Gas prices decline slightly as summer's end approaches

(September 8, 2023) WASHINGTON, D.C. — The national average for a gallon of gas fell following Labor Day, declining two pennies since last week to $3.80. The decrease comes despite a recent spike in the price of oil, the primary ingredient in gasoline.

“Pump prices appear to be defying the odds at the moment, despite a boost in the cost of oil,”  said Andrew Gross, AAA spokesperson. “This uneasy balancing act may last until we get beyond hurricane season.”

According to new data from the Energy Information Administration (EIA), gas demand increased from 9.07 to 9.32 million barrels a day last week. Meanwhile, total domestic gasoline stocks dropped from 217.4 to 214.7 million barrels. Rising oil prices, higher gas demand, and tighter supply may push pump prices higher.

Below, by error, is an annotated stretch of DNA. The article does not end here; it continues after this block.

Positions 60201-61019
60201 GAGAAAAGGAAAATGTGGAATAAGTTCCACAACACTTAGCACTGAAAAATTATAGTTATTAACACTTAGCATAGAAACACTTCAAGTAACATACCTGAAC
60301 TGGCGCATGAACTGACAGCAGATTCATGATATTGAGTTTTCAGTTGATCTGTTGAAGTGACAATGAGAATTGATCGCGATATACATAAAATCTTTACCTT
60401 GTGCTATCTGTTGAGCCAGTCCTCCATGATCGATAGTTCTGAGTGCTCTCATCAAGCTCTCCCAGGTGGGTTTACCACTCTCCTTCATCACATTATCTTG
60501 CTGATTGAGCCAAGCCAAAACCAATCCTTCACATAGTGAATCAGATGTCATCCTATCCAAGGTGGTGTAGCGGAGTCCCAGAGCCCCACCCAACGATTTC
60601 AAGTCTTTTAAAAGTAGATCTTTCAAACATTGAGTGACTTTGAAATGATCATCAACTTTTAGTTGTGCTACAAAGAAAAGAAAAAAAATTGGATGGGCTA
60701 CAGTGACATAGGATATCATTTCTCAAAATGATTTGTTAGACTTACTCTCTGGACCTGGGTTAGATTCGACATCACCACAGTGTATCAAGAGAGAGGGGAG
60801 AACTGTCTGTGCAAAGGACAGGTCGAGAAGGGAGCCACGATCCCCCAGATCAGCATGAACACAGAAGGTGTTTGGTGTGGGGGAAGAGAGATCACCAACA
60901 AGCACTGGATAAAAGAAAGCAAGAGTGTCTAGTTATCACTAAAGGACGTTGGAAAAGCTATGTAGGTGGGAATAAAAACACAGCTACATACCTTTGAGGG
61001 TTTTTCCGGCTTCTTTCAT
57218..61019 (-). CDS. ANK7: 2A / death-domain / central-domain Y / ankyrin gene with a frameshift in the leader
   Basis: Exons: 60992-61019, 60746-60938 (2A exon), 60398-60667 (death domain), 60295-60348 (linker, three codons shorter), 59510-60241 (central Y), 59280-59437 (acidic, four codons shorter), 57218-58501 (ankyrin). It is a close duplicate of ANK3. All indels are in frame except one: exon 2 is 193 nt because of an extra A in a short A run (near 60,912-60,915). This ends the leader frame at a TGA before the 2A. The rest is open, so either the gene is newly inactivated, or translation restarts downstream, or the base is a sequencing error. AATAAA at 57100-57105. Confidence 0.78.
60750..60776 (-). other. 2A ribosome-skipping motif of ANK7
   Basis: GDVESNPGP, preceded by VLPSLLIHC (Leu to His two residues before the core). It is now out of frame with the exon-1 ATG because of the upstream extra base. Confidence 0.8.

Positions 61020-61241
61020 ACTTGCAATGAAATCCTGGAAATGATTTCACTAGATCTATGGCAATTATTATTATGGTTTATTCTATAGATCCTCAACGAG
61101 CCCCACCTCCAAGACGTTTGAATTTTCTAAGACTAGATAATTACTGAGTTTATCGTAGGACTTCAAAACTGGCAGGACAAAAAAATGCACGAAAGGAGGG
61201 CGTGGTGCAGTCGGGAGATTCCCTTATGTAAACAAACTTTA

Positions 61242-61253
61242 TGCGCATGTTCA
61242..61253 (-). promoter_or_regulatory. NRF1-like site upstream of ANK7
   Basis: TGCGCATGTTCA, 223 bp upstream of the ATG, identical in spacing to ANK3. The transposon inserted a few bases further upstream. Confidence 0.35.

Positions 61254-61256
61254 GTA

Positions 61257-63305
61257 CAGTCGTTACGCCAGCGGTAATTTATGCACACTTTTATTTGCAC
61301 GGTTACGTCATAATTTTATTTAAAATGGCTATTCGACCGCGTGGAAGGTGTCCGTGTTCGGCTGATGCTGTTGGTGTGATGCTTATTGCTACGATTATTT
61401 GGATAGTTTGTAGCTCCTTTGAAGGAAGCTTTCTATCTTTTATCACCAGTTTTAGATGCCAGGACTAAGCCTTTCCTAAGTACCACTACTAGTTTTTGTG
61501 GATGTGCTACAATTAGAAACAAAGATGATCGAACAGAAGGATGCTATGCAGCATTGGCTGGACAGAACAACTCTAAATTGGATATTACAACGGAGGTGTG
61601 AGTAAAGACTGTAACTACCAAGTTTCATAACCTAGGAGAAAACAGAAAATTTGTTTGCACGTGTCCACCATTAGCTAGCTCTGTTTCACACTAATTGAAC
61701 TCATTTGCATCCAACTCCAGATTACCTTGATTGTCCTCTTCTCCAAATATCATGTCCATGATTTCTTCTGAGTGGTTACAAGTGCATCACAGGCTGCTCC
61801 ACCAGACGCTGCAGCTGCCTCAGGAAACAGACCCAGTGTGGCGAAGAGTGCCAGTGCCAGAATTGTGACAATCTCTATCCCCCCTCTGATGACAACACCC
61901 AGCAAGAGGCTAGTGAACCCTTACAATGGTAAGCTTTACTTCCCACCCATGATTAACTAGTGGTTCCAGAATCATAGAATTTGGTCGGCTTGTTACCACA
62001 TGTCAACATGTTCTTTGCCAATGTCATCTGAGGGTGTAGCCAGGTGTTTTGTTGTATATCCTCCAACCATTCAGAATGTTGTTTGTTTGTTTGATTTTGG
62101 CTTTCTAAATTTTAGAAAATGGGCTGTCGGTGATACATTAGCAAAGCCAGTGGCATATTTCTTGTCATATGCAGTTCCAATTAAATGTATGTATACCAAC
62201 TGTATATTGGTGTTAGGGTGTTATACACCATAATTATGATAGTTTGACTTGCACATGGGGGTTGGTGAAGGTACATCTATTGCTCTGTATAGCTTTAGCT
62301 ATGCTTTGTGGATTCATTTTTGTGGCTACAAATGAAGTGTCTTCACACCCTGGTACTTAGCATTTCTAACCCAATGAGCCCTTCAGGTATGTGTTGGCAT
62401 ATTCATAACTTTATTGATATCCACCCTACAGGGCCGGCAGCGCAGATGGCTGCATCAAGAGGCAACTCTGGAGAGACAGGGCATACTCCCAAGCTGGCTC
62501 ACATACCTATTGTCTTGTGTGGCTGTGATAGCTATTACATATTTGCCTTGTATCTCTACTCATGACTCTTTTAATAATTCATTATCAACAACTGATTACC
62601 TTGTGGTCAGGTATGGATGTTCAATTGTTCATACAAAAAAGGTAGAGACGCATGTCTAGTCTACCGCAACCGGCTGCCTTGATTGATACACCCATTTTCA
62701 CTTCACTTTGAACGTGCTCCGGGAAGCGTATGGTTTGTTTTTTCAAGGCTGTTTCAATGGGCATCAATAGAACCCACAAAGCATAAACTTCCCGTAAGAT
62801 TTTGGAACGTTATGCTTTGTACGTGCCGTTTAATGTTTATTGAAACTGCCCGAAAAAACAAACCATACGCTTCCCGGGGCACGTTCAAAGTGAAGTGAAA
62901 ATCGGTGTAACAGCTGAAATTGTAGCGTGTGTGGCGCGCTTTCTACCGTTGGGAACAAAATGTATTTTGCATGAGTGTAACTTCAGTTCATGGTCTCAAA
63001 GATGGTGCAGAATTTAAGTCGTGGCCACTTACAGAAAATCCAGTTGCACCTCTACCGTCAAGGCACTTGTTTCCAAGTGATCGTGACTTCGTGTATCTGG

Today’s national average of $3.80 is two cents less than a month ago but four cents less than a year ago.

Quick stats

    •    Since last Thursday, these 10 states have seen the largest changes in their averages: Michigan (−7 cents), Wisconsin (−7 cents), California (+6 cents), Nevada (+6 cents), Delaware (−6 cents), Ohio (−6 cents), Washington, D.C. (−6 cents), Maryland (−6 cents), South Carolina (−5 cents) and Tennessee (−5 cents).

    •    The nation’s top 10 least expensive markets: Mississippi ($3.28), Louisiana ($3.35), Texas ($3.37), Tennessee ($3.39), Alabama ($3.40), Arkansas ($3.40), South Carolina ($3.45), Kentucky ($3.47), Missouri ($3.49) and North Carolina ($3.50).